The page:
#100DaysOfCode in Python Transcripts
Chapter: Days 25-27: Error handling
Lecture: Demo: Error types

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0:00 So we've stopped the errors from crashing our program
0:02 but we can't do anything meaningful,
0:04 we can only say, you know, that didn't work, sorry.
0:08 Let's be a little more prescriptive here.
0:11 So up the top,
0:12 we need to work with the various exception types,
0:15 so we have to import some stuff.
0:16 So we'll say request.exceptions down here.
0:20 Now in this area, we want to catch
0:22 the different types of problems that can occur,
0:25 and the way we do that is we say except:
0:27 and then we say 'different types',
0:29 remember when we looked at that trace back,
0:31 the first thing is the category, or the type of error,
0:33 and the second part after the colon was the description,
0:36 just more details.
0:38 So what we need to do is,
0:39 we could have potentially multiple ones of these,
0:41 we'll say this, we'll say,
0:43 request.exceptions.connectionerror, okay?
0:48 We be able to just go like this,
0:50 and just do a little print here and say,
0:54 so maybe we'll say something like,
0:55 'couldn't find the server, check your network connection',
0:58 make this really obvious like that,
1:01 and print that out here.
1:02 Now, it could be if this was like a web browser
1:05 they could've typed it in wrong,
1:06 but we've hard-coded the URL, we know that that's correct,
1:09 so if they can't connect it's not the server doesn't exist,
1:12 it's really that there's some problem
1:14 getting to this one known server.
1:16 So let's try this again with my internet off.
1:22 We'll come down here and search for test.
1:23 'Could not find server, check your internet connection.'
1:26 Oh, how cool, that's way more helpful,
1:28 we know exactly what went wrong
1:30 when we want to handle that problem here.
1:33 Now the network is back and we have another problem.
1:36 If we enter no search term it's going to freak out
1:39 and throw what's called a ValueError, and say,
1:41 'hey that didn't work.'
1:43 But all we get is, oh, that didn't work.
1:45 So we could do a little bit better here,
1:47 we could say,
1:48 put this core exception here,
1:51 and we could put some details like so.
1:54 This is kind of going to be our fallback,
1:56 we don't really know what's going on,
1:57 so we're going to try this.
1:58 Let's try again.
2:00 Oh, that didn't work, 'you must specify a search term',
2:03 and if you're just debugging it to try to figure out
2:05 what's going on here you'd say,
2:06 what is the actual thing that I'm getting here?
2:08 What is this actual error?
2:11 It's a ValueError.
2:12 Okay.
2:13 So now let's go add an except clause for that.
2:19 Now notice this is gray because we're not using it,
2:21 and when we're not, we can just leave it off like,
2:24 as we did with the request here.
2:26 So we don't need any details, so now,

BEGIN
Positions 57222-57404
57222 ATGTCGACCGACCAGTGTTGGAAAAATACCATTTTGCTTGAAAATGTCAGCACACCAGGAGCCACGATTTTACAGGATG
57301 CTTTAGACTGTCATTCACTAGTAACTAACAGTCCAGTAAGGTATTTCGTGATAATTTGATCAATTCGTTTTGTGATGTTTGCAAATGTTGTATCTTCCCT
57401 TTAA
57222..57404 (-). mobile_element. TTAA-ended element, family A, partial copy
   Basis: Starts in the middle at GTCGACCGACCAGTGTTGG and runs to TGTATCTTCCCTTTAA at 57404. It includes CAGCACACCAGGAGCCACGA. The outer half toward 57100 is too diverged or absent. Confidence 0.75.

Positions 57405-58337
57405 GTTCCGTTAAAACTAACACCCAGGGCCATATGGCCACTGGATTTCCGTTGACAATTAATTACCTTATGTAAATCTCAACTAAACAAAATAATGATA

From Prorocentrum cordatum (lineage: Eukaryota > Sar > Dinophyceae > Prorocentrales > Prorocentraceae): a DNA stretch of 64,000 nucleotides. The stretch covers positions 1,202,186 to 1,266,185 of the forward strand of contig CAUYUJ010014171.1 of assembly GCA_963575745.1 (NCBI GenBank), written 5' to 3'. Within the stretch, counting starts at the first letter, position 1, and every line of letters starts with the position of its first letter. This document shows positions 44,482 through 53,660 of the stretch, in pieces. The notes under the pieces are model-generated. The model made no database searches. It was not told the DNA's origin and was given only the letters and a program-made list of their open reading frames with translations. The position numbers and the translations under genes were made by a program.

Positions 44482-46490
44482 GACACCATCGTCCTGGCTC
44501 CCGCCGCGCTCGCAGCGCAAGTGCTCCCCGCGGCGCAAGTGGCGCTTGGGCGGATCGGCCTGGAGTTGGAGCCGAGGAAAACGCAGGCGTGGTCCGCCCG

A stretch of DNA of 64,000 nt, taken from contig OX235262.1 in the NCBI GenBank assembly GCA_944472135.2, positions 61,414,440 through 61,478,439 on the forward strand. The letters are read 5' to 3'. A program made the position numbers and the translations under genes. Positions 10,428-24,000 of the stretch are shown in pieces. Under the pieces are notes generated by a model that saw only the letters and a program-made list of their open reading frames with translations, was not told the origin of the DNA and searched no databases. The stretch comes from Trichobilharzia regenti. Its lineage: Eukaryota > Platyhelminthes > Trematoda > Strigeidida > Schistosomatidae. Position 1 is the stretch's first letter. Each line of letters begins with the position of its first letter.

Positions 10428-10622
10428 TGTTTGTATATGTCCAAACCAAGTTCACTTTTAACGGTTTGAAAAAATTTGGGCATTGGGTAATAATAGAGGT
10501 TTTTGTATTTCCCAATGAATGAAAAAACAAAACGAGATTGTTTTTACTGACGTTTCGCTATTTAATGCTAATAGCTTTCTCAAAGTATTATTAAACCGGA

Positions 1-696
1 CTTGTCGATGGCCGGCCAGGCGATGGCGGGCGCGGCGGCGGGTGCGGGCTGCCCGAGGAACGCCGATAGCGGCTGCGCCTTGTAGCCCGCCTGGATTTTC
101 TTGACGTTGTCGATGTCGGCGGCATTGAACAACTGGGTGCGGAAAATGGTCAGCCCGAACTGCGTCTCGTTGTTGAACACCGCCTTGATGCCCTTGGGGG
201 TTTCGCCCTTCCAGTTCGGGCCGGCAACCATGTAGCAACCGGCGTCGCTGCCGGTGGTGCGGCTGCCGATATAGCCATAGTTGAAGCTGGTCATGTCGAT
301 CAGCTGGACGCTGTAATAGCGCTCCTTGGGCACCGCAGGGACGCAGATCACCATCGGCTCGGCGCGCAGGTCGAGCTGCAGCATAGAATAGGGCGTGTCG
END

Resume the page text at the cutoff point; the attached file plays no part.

2:28 try to run this with nothing,
2:29 'error, you must specify a search term.'
2:31 Now we can really tell the user what's going on.
2:34 We have a few more errors
2:35 that we could potentially deal with,
2:38 I wouldn't leave this here like that,
2:43 and these other errors are just kind of random stuff
2:45 that I threw in there to make the program crash.
2:47 One is a StopIteration,
2:49 and the other is the one that you saw at the opening,
2:50 which is a TypeError I believe.
2:53 So we'll just let those fall through here
2:54 because there's not anything we can particularly do,
2:57 they're just sort of random noise in the system
2:59 to make sure you get some interesting crashes.
3:01 These have real fixes,
3:03 so we have a special message for them.
3:06 The final important thing to see here
3:07 in this whole try except block,
3:10 is the order in which we specify the errors.
3:13 If we change this around
3:15 and we put this up here at the front,
3:17 PyCharm's probably going to freak out
3:18 and say, "no no no, you'll never be getting to these."
3:22 If we have something general,
3:24 and this is a derivative of exception,
3:27 this is not going to work.
3:28 It's actually just going to stop.
3:29 The way it works is, it runs,
3:31 if there's an error it just looks, goes, 'is the error this type, is the error this type,
3:34 is the error that type?'
3:35 And, if it comes along here,
3:37 this is going to catch almost everything,
3:39 and so, even though we have this,
3:41 you'll see if I run it and I hit enter,
3:43 that didn't work.
3:44 I mean, we still did sort of print this out,
3:45 but it's not letting us get to the part where we expect it.
3:51 So it's super important that this goes
3:52 from most specific to most general.
3:55 So, here we have it;
3:57 we've figured out what types of errors
3:58 our program might throw,
4:00 and then we can handle them independently based on the type.